The president of Dartmouth College announced in an email to faculty on Monday that a recently appointed dean of faculty has declined the position following widespread outcry over his support for academic boycotts of Israel.
Professor N. Bruce Duthu’s appointment in March came under heavy criticism after it was revealed that he co-authored a 2013 declaration backing boycotts of Israeli universities for the council of the Native American and Indigenous Studies Association (NAISA).
President Phil Hanlon said that Duthu will remain at Dartmouth as a professor of Native American studies.
Explaining his decision in a separate email to Dartmouth faculty and staff on Monday, Duthu wrote:
As many of you know, the news of my appointment, at least in some circles, remains a source of concern and contention. Whether warranted or not, this matter has been and will likely continue to be a significant distraction for me professionally and a source of considerable pain and frustration for me personally.
It also has the great potential to be damaging to the college in the long term, given the higher visibility and engagement with external audiences that come with the dean’s position. Under these circumstances, I do not believe I can serve effectively as your Dean.
Duthu, who was set to assume the position of dean of the faculty of arts and science in July, also stepped down as associate dean of the faculty for international studies and interdisciplinary programs.
The decision to appoint Duthu, an advocate of the Boycott, Divestment, and Sanctions (BDS) campaign against Israel, to a top administrative post raised questions about Dartmouth’s commitment to academic freedom. BDS aims to restrict engagement with Israel, academic and otherwise, until it accedes to a number of unilateral Palestinian demands, and many of its leaders have affirmed that they seek Israel’s destruction. The campaign was rejected by the president of Dartmouth and many other university heads, including former President of Harvard University Lawrence Summers, who warned that academic divestiture and boycott movements singling out Israel were “anti-Semitic in effect if not intent.”
After Duthu’s appointment, Dartmouth Economics Professor Alan Gustman told the Haym Salomon Center that the college seemed to be “perfectly comfortable appointing a dean who is in favor of the anti-Semitic BDS movement and is unaware of or is unconcerned with the contradictory public positions he has taken with regard to his obligations as dean of the faculty.”
“I had hoped that the specter of past anti-Semitism had left Dartmouth. Now, I am not so sure,” Gustman added.
In a faculty-wide email on May 3rd protesting Duthu’s promotion, Gustman further noted:
The chant of the BDS movement, from the river to the sea, is anti-Israel, anti-Zionist, and profoundly anti- Jewish. It refers to sweeping the Jews out of Israel. Where else do we find movements advocating action against the academic institutions in any country but Israel, including many truly bad actors in the world?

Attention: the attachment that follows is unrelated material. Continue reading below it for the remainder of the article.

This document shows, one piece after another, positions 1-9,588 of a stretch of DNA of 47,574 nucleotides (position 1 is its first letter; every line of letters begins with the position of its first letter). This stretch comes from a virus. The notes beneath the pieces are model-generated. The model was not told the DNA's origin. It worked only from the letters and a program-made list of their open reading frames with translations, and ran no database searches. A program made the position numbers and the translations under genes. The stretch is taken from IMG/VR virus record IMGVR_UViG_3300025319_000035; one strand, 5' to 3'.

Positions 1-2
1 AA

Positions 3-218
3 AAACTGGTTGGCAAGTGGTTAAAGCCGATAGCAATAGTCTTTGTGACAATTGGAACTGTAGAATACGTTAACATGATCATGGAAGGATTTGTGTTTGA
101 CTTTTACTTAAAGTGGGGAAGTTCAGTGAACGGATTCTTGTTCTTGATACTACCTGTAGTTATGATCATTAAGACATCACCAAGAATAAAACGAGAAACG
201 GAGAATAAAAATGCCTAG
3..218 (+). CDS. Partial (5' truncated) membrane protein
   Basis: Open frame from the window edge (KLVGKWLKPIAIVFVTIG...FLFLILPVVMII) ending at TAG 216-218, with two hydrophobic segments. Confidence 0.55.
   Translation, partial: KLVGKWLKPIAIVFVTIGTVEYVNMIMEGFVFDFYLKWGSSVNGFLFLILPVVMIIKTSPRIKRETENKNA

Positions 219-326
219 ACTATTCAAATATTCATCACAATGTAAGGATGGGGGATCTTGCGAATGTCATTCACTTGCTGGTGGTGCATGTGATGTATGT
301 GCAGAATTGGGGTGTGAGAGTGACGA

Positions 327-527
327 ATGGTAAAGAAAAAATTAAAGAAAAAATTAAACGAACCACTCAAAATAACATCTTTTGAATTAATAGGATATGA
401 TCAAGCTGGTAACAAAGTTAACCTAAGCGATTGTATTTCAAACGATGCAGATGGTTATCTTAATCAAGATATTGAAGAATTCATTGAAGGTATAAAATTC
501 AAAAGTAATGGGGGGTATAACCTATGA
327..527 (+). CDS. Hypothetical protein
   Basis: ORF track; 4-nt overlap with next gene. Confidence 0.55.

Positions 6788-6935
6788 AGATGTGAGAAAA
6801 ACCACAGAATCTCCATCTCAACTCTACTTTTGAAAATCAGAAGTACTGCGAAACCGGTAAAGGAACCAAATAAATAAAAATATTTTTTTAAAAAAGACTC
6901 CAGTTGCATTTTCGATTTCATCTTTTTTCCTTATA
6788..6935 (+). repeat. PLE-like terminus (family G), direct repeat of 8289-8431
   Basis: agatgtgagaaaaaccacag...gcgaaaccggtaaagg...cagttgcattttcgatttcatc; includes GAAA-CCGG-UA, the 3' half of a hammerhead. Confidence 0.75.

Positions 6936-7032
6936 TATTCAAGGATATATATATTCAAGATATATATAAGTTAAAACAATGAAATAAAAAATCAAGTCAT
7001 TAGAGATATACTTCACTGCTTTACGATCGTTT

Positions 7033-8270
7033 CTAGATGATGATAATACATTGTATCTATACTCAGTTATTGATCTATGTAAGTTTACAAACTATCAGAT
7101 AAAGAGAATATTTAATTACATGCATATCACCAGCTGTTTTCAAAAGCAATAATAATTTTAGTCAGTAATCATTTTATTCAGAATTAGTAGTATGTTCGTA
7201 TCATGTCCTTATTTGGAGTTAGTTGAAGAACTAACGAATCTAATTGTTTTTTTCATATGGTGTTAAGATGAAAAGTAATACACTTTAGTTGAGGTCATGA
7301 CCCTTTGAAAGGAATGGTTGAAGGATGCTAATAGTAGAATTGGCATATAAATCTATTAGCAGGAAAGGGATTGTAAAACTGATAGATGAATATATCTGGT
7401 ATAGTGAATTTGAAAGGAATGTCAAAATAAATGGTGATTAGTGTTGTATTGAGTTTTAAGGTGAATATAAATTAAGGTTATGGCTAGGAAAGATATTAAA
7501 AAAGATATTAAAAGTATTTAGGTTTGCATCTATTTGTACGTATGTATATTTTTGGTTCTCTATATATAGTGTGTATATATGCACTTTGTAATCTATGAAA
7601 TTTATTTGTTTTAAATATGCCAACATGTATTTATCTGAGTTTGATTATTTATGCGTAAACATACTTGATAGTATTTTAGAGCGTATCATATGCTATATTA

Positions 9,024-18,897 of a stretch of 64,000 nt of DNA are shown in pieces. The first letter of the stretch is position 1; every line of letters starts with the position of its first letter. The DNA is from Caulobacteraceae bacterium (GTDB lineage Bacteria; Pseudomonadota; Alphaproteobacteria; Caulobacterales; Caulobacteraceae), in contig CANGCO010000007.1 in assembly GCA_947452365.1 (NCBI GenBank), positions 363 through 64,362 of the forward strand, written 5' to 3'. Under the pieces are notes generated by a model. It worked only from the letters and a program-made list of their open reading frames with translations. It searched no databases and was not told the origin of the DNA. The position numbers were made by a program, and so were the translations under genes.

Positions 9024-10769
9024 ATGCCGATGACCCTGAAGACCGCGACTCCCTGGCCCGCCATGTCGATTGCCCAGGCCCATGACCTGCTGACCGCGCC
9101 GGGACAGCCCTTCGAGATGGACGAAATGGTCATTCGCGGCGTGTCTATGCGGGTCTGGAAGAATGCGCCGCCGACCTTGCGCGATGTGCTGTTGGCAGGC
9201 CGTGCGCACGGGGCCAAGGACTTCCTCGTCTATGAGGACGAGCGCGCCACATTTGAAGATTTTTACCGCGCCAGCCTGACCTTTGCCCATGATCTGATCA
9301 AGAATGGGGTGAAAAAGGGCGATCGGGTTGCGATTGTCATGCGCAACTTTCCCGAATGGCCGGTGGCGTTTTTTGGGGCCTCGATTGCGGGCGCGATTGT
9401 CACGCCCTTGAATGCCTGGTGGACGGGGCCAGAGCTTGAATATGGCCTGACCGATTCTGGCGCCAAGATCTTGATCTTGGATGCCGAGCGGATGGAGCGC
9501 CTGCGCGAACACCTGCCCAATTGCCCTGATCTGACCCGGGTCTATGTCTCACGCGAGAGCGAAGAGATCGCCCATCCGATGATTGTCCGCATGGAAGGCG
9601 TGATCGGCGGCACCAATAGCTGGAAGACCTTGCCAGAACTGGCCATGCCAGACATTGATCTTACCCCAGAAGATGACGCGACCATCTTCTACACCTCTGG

BDS is singling out Israel – the one country in the world that has a majority Jewish population. Indeed, this movement has become a cover for many anti-Semites who like nothing better than to once again be free to exercise their prejudices. It also is important to understand, especially when evaluating the significance of appointing a BDS advocate as the Dean of the Faculty, that BDS is not just a statement of beliefs or a philosophical movement: it is a statement of action.
Susan Julien-Levitt, executive director of Alums for Campus Fairness, echoed Gustman’s concerns in a statement to the Haym Salomon Center, observing that BDS smears Israel “as a human rights abuser worthy of pariah status while ignoring the substantial ongoing human rights abuses occurring in Israel’s neighboring countries.”
“Professor Duthu’s apparent belief that academics and academic institutions should be shunned based on the policies of their governments shows a disregard for the fundamental principles of academic freedom,” she added.
Following the controversy over his appointment, Duthu released a statement on May 9th claiming, in direct contradiction of the NAISA declaration he signed and helped draft, that he does “not believe that a boycott of academic institutions is the appropriate response” to a country’s government policies. He also said that he would abide by the decision of the university’s president to reject boycotts of Israeli universities or academic institutions of any kind. He did not specifically disavow BDS.
In a subsequent public letter, Gustman wrote of Duthu, “the only adequate response to his public support for the BDS movement is that he publicly renounce his support for BDS.”
A report published in March by the American Council of Trustees and Alumni warned that the campaign on university campuses to boycott Israel poses a threat to academic freedom. BDS activists are “willing to violate the liberties of faculty and their fellow students to advance their own political agenda,” it noted.
Michael B. Poliakoff, the president of the council, explained that his organization’s research “suggests that the tactics employed by the BDS movement clearly conflict with the principles of academic freedom that enable students and educators alike to engage in open discourse, inquiry, and learning.”
Other recent studies have highlighted the threat that the BDS campaign, operating under the guise of academic freedom, poses to the free speech rights of others. Last September, a study by the Israel On Campus Coalition showed how the BDS movement was changing tactics and focusing more on intimidation as a means of spreading its message. Two months later, a statistical study by the AMCHA Initiative, a watchdog group, found a strong correlation between anti-Israel activity on university campuses and on-campus anti-Semitism.
[Photo: Dartmouth website]